I have a camera which when motion is detected uploads JPG files at roughly one a second — so I want to take them and convert them back to video.

For the uploaded files

  • It sometimes skips a few uploads (up to about 3 second gaps)
  • They continue for around 20 seconds after motion has ceased
  • The files are 640×480 color 24-bit Depth and each is around 40K
  • The pictures vary in lighting between stills
  • There are no files once the motion detection has stopped — so a gap in files can be used to determine the end of video

So I want to use a script to make these into a video - I'd like to

  • Extend each JPG to the correct length of time
  • “watermark” the timestamp onto the video
  • Compress the video

For compression, I feel that the common background and large sections of unchanging video should be highly compressible

I'll be able to write the scripts which would include - the selection of the right set of files to include in each video - production of an intermediate parameter file - calculation of time span of each still image - determination of end of movie — including still currently recording

I'm running on a Window's laptop — but would consider a Raspberry Pi or Ubuntu system.

I've looked at FFmpeg but got a little lost of where to start — I did find possible-to-stream-append-images-into-an-existing-mp4. Which is close and I can start with this. However, one answer seemed to be saying that this may cause loss of fidelity with a comment saying no it won't. Also, I am unsure about how to make the JPGs extend to different lengths and how to watermark a time stamp onto each image

So my questions are What tool and encoding format is a good match with what I want ?

Should I make the script wait until the files are fully produced or is it possible to append one JPG file to the movie stream at a time with parameters without excessive loss of fidelity?

Is timestamping best done with a watermark on the video - or with some metadata tagging and require the renderer to display timestamps?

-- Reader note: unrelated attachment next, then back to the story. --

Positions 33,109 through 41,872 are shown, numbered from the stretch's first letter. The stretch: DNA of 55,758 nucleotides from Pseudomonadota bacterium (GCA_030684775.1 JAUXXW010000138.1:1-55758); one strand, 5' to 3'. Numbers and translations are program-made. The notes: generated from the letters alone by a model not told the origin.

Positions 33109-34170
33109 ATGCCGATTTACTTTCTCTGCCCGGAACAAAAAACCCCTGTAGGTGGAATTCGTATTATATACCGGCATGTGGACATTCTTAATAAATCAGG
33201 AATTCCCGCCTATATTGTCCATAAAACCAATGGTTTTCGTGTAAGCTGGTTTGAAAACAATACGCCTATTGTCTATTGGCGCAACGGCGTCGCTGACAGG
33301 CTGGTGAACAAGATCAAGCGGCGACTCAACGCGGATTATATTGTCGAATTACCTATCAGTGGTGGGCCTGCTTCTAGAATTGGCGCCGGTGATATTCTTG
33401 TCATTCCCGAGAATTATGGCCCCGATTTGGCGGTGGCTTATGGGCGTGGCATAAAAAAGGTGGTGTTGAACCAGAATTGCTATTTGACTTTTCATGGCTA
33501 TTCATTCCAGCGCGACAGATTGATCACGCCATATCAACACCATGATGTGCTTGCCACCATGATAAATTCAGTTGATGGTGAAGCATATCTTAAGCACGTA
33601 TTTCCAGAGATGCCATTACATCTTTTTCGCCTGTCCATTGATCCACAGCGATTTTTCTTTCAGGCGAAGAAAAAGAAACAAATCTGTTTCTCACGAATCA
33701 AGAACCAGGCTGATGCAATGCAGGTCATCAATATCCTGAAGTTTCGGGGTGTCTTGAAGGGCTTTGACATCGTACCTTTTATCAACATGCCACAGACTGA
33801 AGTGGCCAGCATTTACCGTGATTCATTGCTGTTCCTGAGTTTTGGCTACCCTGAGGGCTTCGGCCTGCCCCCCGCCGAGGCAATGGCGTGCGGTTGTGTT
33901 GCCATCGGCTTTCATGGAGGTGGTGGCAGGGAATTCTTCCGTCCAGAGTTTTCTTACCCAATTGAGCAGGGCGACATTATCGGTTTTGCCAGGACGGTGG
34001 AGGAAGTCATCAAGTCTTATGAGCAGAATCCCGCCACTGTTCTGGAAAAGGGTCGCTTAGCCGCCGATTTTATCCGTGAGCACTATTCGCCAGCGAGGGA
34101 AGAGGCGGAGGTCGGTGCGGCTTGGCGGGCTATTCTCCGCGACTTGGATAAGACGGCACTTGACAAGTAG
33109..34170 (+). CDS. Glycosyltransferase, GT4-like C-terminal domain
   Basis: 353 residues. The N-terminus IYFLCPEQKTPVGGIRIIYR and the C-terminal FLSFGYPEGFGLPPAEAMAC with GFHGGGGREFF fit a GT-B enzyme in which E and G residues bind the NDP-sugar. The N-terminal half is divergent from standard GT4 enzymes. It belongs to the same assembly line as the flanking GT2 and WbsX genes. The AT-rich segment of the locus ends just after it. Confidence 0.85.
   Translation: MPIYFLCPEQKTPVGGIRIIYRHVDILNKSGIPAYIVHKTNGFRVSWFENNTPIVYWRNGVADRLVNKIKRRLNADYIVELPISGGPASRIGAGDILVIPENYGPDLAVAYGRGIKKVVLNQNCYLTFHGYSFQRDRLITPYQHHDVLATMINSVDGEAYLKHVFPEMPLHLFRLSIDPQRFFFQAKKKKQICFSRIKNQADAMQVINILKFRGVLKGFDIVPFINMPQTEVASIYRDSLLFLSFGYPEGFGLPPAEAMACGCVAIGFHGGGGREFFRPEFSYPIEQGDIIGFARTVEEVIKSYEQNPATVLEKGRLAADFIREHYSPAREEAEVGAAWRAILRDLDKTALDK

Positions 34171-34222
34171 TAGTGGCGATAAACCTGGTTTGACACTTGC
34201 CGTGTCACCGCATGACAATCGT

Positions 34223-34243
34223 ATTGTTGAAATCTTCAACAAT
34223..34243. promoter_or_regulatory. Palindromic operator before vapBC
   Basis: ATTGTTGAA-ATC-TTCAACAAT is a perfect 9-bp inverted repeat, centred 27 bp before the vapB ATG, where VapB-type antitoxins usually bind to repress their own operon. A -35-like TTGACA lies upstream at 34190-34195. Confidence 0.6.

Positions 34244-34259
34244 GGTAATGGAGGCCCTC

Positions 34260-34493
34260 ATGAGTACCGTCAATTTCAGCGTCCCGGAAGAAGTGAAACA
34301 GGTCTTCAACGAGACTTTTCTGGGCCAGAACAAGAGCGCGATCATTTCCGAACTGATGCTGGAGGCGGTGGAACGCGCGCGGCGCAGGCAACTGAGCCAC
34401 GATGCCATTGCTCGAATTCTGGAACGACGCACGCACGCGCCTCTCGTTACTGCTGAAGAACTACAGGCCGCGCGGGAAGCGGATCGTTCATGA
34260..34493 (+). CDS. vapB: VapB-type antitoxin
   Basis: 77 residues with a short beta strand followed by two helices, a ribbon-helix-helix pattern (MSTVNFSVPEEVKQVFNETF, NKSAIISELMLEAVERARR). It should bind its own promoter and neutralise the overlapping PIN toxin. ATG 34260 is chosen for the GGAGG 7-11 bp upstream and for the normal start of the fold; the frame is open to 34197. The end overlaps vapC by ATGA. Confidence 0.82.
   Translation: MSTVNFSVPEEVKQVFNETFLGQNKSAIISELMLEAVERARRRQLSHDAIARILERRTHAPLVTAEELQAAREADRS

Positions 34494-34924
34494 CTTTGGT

I have included one image from the camera

One Still Image

1 Answer 1


I would use shell scripting thus:

  • find the creation date of the first jpeg and the creation date of the subsequent jpeg.
  • if the time difference is <= 1 second then we have the start of a sequence. If the files are named sequentially then maybe move them to a subfolder. If not then move (or copy) the files to create a sequence.
  • while the time difference is <= 1 second keep updating the last frame of the sequence
  • once we have a non-sequential file create a video using ffmpeg
  • set the new first frame to the non-sequential file
  • repeat for all the jpegs.
  • concatenate all the videos

ffmpeg can create a video from an image sequence where the files are named frame_000.jpg, frame_001.jpeg, frame_002.jpg… thus:

ffmpeg -i frame_%03d.jpg -r 1 output.mp4

the -r 1 option sets the frame rate to 1 per second. If the sequence doesn't start with 000 then you can use -start_number 123 to specify the first frame. more details here

Your Answer

By clicking “Post Your Answer”, you agree to our terms of service and acknowledge you have read our privacy policy.

Not the answer you're looking for? Browse other questions tagged or ask your own question.